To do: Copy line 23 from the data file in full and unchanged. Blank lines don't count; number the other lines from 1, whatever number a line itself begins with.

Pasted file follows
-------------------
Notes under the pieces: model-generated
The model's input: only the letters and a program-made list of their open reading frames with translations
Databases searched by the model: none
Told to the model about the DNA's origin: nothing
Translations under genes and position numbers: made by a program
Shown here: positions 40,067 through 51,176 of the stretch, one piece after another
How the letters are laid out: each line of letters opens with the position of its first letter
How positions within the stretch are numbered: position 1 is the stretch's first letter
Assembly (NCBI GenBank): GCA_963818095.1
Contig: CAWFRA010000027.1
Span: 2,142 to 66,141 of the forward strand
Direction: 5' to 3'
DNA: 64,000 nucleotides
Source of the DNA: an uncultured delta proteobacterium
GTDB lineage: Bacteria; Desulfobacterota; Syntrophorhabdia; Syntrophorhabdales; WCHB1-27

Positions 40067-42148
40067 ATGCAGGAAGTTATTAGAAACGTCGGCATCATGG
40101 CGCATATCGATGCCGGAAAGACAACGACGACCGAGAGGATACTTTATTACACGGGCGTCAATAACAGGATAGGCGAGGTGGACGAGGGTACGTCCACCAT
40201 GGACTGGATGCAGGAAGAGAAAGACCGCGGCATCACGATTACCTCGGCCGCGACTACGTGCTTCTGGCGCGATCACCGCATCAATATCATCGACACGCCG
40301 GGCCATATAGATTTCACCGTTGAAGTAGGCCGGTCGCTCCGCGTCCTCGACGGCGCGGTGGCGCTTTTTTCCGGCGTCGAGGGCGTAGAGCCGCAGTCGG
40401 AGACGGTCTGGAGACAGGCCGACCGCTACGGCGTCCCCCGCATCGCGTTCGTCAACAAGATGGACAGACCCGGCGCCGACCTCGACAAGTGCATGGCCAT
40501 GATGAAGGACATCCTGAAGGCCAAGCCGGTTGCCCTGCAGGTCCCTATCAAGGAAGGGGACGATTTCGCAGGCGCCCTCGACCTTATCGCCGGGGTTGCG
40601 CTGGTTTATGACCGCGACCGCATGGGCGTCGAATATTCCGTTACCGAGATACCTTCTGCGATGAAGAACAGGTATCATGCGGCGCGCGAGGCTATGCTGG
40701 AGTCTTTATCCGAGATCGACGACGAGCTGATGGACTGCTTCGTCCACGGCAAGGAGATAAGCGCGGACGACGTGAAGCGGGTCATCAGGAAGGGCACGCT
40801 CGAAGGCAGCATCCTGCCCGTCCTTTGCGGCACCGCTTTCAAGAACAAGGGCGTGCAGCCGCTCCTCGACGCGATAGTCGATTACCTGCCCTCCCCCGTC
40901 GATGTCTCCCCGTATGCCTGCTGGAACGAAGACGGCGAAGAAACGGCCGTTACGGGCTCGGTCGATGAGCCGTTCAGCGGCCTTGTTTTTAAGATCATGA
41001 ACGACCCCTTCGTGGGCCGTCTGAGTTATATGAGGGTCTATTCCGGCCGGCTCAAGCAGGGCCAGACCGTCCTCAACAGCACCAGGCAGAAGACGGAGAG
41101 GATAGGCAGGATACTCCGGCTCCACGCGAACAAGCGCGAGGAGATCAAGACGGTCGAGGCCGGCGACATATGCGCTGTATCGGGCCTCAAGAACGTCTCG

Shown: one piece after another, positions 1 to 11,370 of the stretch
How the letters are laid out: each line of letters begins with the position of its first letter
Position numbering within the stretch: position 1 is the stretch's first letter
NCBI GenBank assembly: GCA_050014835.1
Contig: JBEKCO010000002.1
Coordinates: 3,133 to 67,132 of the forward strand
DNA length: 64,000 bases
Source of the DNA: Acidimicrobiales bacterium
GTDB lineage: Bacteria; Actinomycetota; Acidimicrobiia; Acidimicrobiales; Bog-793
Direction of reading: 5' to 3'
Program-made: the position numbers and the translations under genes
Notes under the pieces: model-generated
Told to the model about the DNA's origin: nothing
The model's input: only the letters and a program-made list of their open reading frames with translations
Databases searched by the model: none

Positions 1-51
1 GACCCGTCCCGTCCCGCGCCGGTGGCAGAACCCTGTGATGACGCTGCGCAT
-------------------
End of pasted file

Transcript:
40601 CTGGTTTATGACCGCGACCGCATGGGCGTCGAATATTCCGTTACCGAGATACCTTCTGCGATGAAGAACAGGTATCATGCGGCGCGCGAGGCTATGCTGG